MICF: The Ballad of Frank Allen

MICF The Ballad of Frank Allen reviewLeafing through the MICF guide I saw The Ballad of Frank Allen described as “A sci-fi buddy comedy about a man who lives in another man’s beard.” Yeehah! Full credit to the show’s creators for an idea nutty enough to stand out from literally hundreds of other entries.

These kooks are Western Australian Fringe veterans Shane Adamczak and St John Cowcher. They play various roles in an offering that’s billed as “theatre” yet   often had a slant towards “musical comedy”.

Adamczak is Frank, a janitor in a scientific facility who likes a predictable routine. Cowcher is Al, a directionless slacker struggling to keep his parents off his back and work up the courage to ask his dream woman for a date.  A mishap requiring a leap of faith from the audience places Frank in Al’s beard.

Whilst survival is one thing, Frank needs to find meaning in his life, and the hirsute Al can certainly use a little help. Their unconventional symbiosis would be fine, except a secretive scientific institute can’t just have a miniaturised man running around…

The Ballad of Frank Allan feels rather more like a Fringe show than a MICF show.  Especially in the first half it’s a little light-on for laughs, and some of the attempts at jokes seem there more to please the writers. The odd song was shoe-horned into the plot without advancing the story. This makes me wonder if the lavish praise heaped on the show’s earlier seasons from some quarters has discouraged some further polishing.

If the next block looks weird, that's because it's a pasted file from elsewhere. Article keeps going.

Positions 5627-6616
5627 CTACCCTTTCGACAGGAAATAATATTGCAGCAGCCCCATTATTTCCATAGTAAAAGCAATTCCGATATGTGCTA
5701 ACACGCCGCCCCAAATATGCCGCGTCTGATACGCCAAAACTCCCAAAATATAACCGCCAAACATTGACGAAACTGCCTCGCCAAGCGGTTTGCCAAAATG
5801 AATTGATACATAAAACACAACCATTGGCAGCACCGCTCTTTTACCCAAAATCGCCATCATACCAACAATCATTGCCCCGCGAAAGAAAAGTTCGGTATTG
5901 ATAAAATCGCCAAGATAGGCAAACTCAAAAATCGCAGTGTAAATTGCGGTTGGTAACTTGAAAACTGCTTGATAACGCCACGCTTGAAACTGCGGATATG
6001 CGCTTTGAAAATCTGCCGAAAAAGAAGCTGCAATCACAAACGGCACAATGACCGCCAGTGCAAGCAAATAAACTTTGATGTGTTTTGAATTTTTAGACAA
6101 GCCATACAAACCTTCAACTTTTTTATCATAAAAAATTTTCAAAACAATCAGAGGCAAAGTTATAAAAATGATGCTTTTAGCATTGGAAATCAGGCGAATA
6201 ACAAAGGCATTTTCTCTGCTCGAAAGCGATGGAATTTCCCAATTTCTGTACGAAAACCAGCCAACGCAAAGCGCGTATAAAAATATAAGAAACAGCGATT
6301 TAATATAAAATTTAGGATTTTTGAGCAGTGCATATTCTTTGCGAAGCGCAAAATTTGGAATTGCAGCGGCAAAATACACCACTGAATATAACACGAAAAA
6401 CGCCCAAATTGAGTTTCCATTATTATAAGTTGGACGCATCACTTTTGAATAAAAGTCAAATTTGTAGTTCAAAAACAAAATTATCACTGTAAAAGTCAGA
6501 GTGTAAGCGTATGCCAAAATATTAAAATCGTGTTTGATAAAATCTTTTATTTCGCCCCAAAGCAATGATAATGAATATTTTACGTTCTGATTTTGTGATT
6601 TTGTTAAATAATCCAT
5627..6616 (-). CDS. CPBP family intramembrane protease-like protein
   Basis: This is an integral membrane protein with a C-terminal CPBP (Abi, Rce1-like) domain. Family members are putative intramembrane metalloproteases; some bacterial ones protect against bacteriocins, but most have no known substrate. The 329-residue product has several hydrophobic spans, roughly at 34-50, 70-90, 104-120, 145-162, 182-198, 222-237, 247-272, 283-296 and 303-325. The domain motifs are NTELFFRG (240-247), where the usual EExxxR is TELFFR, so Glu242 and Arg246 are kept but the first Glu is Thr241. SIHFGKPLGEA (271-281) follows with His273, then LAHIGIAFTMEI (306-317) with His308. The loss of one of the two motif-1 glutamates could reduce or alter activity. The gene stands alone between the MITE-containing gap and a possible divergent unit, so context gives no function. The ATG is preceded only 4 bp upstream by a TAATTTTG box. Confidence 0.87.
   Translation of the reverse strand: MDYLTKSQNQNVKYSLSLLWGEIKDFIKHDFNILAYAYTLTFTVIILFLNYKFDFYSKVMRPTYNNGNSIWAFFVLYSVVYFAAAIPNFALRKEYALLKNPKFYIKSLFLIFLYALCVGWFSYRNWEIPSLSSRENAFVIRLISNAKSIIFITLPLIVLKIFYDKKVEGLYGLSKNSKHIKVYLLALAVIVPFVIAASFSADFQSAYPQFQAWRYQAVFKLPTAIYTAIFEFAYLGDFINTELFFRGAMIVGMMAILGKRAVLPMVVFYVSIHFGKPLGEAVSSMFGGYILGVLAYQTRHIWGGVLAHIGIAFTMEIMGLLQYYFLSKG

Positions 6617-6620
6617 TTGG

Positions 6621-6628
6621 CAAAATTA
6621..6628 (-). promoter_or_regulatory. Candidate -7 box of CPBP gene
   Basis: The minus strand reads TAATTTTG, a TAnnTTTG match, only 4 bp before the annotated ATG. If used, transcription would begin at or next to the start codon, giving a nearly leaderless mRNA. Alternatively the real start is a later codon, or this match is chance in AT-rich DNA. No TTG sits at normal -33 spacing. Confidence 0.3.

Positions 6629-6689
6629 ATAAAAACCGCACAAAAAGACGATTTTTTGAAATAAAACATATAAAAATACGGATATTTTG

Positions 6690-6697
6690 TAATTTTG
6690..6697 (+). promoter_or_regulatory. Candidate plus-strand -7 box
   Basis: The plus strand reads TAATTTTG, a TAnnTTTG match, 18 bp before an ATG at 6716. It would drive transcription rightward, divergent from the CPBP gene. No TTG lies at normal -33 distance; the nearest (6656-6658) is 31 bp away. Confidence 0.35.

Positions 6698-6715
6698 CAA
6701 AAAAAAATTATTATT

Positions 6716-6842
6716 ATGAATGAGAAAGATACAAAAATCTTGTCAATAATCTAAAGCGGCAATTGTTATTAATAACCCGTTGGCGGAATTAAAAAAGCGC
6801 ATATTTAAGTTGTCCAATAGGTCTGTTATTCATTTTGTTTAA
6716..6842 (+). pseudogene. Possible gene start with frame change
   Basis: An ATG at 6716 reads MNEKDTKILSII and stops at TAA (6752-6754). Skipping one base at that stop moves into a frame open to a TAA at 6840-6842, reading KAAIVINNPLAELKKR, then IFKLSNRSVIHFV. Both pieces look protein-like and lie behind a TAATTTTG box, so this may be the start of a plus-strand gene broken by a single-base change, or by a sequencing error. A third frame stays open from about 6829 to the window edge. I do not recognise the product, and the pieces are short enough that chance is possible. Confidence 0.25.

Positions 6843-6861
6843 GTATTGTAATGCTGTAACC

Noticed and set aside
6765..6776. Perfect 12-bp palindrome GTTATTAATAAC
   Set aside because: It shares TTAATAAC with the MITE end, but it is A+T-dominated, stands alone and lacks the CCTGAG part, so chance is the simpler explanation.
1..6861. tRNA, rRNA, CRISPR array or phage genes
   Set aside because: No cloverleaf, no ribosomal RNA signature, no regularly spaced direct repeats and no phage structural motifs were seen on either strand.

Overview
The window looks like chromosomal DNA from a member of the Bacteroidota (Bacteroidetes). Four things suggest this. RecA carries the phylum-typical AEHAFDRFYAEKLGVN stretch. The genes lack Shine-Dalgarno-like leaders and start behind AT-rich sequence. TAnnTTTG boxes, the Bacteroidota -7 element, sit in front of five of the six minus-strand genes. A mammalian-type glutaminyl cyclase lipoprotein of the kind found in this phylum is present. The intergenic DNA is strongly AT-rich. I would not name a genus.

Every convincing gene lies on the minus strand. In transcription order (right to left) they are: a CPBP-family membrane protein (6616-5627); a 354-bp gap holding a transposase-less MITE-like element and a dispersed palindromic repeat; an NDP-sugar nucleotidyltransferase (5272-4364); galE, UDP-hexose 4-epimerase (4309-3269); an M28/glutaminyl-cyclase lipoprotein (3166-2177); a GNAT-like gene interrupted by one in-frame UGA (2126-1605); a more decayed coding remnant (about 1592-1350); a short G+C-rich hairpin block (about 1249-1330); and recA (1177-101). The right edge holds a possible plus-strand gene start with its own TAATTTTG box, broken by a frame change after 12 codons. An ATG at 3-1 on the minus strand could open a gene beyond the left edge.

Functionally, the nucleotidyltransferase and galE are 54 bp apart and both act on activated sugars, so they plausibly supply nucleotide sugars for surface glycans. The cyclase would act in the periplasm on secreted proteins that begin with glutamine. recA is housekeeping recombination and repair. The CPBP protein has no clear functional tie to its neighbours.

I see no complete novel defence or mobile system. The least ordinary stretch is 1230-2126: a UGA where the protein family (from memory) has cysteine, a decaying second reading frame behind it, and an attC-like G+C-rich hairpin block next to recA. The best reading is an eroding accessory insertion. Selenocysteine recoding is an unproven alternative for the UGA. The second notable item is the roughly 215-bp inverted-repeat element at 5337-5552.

The show certainly does have assets though. Adamczak and Cowcher throw themselves into the physical comedy routines, achieving good laughs. The use of lighting and flash-forwards gave the work a more theatrical bent than many comedy offerings, and posed a puzzle to the audience that kept us on our toes.

Songs are often enjoyable and the performers harmonize well. The pair maintained a snappy way of switching from Al’s viewpoint to Frank’s right up to the action of the climax. I particularly liked the sense of playfulness in scenes when the performers seemed to muck around with the script. Whilst the work could use a little development, it’s already so much more fresh and interesting than much of the regulation stand-up comedy around.

There are plenty of mainstream stars at MICF 2017 you could see. Yet, if you don’t want to miss out on what’s going on at the margins where so many big names started, The Ballad of Frank Allan will be a very handy second show on a night out.

The Ballad of Frank Allen
The Butterfly Club, 5 Carson Place Melbourne
Performance: Tuesday 4 April 2017 – 7.00pm
Season continues to 9 April 2017
Information and Bookings: www.comedyfestival.com.au

Image: Shane Adamczak and St John Cowcher feature in The Ballad of Frank Allen (supplied)

Review: Jason Whyte